The Danish midfielder joined Juve in 2008 for a transfer fee of €9.75 and an annual salary of €3 million. From the start Poulsen failed to prove himself on the big stage with the Italian giants, getting booked too frequently and trying too hard to be a playmaker in the center of the park.

    The Dane strayed away from his hardworking defensive game and began to fall in love with distributing the ball often leading to loss in possession and wasted opportunities.

    Poulsen played two seasons for Juventus before being sold to Liverpool for € 4.5. His game might very well be suited for the fast-paced English game. But his time in Italy left a lot to be desired.

Best #5: Alberto Aquilani

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    Alberto Aquilani was an absolute flop after he joined Liverpool for an incredible 20 million. Things got so bad in England that the team wanted to get rid of the former Roma midfielder. After selling Diego, Juventus turned to Aquilani to fill the void in the center of the park and become a playmaker for a team that lacked creativity.

    Aquilani joined on a loan with an option for Juventus to buy following the 2010-11 season. Though the bianconeri did not pick up his contract this offseason, Aquilani was one of the best moves that the team made this year.

    The central midfielder, who usually has trouble staying healthy, played most of the games for the Turin side and made a huge difference. He finally got some much needed playing time to shake off the rust that he collected while not getting on the pitch for Liverpool.

    He earned a call-up to the national team for the first time since Euro 2008 and has now come back into the picture for the azzurri and Euro 2012.

Worst #5: Vincenzo Iaquinta

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    Vincenzo Iaquinta first made a name for himself after scoring in the 2006 World Cup against Ghana. He played for Udinese but was given a huge opportunity in 2007 when he joined Juventus.

    His scoring record might read 30 goals in 88 appearances, but such a stat is misleading. Iaquinta’s time at Juventus can be summed up in one word, injured. Every time he began to play well he would sustain an injury that would set him back.

    Iaquinta never really got into a grove because of all the injuries that he has dealt with. Starting off the 2011 season, he has been ruled out for three weeks and will miss the team’s USA tour.

    €11.3 million was a good price at the time but the tall forward hasn’t been on the field enough to earn his contract.

Best #4: Fabio Quagliarella

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    Although injured most of the 2010-11 season, Fabio Quagliarella had one of the best seasons of his career in his first season for Juventus. He led the team in goals with 9 in 17 appearances and kept his side in title contention all the way up until his season-ending against Parma in January.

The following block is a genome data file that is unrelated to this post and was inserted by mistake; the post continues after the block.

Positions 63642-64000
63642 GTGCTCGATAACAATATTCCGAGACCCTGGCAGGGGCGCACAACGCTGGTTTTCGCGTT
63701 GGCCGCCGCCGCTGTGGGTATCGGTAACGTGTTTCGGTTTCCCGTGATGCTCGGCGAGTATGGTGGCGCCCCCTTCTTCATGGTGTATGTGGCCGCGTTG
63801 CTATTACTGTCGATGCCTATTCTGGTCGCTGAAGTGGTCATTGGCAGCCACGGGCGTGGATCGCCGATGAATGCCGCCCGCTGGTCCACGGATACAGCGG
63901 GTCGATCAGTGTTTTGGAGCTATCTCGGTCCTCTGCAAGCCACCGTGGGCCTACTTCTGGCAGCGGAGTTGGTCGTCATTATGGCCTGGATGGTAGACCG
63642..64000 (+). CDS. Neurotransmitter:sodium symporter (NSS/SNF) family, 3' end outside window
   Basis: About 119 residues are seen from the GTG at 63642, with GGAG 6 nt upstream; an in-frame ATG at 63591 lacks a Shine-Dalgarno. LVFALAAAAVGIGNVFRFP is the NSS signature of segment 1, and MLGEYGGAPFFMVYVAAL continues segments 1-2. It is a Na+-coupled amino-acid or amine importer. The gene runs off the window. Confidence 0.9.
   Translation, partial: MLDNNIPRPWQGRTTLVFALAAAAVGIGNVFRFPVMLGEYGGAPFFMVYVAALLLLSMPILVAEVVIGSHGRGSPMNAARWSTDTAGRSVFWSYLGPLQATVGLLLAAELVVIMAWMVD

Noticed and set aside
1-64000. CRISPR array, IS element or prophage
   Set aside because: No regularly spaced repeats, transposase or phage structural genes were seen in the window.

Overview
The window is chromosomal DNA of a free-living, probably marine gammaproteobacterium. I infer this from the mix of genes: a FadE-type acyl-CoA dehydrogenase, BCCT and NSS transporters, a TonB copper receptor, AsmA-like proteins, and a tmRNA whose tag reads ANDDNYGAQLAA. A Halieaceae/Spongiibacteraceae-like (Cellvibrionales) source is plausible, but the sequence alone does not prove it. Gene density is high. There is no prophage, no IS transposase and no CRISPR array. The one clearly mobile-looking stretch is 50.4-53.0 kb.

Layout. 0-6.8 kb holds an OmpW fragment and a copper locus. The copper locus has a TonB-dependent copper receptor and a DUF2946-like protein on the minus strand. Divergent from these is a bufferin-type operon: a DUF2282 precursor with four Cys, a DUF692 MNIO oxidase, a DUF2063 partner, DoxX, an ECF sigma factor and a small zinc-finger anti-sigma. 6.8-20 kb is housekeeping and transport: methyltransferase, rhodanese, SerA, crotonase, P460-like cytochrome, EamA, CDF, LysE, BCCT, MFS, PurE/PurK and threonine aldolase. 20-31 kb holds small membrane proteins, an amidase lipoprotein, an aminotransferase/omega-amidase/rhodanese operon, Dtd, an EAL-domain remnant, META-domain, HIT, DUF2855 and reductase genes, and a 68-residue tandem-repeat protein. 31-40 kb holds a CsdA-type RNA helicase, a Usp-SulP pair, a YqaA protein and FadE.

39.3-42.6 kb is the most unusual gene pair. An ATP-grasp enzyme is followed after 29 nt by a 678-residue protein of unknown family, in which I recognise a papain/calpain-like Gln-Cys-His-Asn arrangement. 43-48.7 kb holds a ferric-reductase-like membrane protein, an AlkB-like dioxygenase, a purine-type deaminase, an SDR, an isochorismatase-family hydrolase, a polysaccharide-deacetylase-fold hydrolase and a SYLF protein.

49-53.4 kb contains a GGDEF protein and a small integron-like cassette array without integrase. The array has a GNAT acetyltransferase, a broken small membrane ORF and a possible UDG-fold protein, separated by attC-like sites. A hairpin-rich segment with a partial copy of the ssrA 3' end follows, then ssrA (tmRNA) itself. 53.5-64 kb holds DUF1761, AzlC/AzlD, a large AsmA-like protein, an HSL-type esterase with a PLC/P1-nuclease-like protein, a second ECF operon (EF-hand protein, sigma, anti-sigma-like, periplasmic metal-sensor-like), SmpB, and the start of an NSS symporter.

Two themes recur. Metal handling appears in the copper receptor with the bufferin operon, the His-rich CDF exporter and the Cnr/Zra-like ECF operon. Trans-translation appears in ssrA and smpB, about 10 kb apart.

He was a potent goal-scorer with an eye for goal last season as his positive showing in the World Cup carried over to his club team. The collapse of the team coincided with the loss of Quagliarella. It was an unfortunate blow that changed the entire landscape of the season.

    Juventus decided to purchase the striker for €10.5 million after his loan came to an end. It is a bit of a gamble because of the risk that he might not perform up to the same level as he did last year. But if he returns back to his old self, Quagliarella will be a force to be reckoned with alongside Alessandro Matri and Alessandro Del Piero.

Worst #4: Amauri

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    Back at the time Juventus signed Amauri for €22.6 million, it was hard to argue that he wasn’t a good player. He was a proven goal-scorer in Serie A for Palermo and a finisher that Juventus needed in 2008. But things have been nothing short of a nightmare for the Brazilian-born Italian striker.

    In 71 appearances for the bianconeri, Amauri only scored 17 goals. He struggled playing alongside Alessandro Del Piero and looked nothing like the dangerous player he was in Palermo.

    Not only did Juventus spend €22.6 million, but they also gave away Antonio Nocerino, and Davide Lanzafame. In 2011 Amauri was loaned out to Parma and found some success scoring seven goals in eleven games.

    He has returned from loan to Turin and will have to fight for playing time against Alessandro Matri, Fabio Quagliarella, and Alessandro Del Piero among others.

Best #3: Andrea Pirlo

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    There is no question Andrea Pirlo is a world-class player. He might be 32 years old but he still has it. It is yet to be determined whether or not Milan will regret their decision not to offer Pirlo anything longer than a one-year contract.

    Many feel that Milan gave up on the maestro too early and that he still has a lot left in the tank to play up to his 2006 World Cup form in which he looked unstoppable. Let me remind you that players like Pirlo can play late into their careers. A prime example is David Beckham who is 36 and can still put in some great crosses.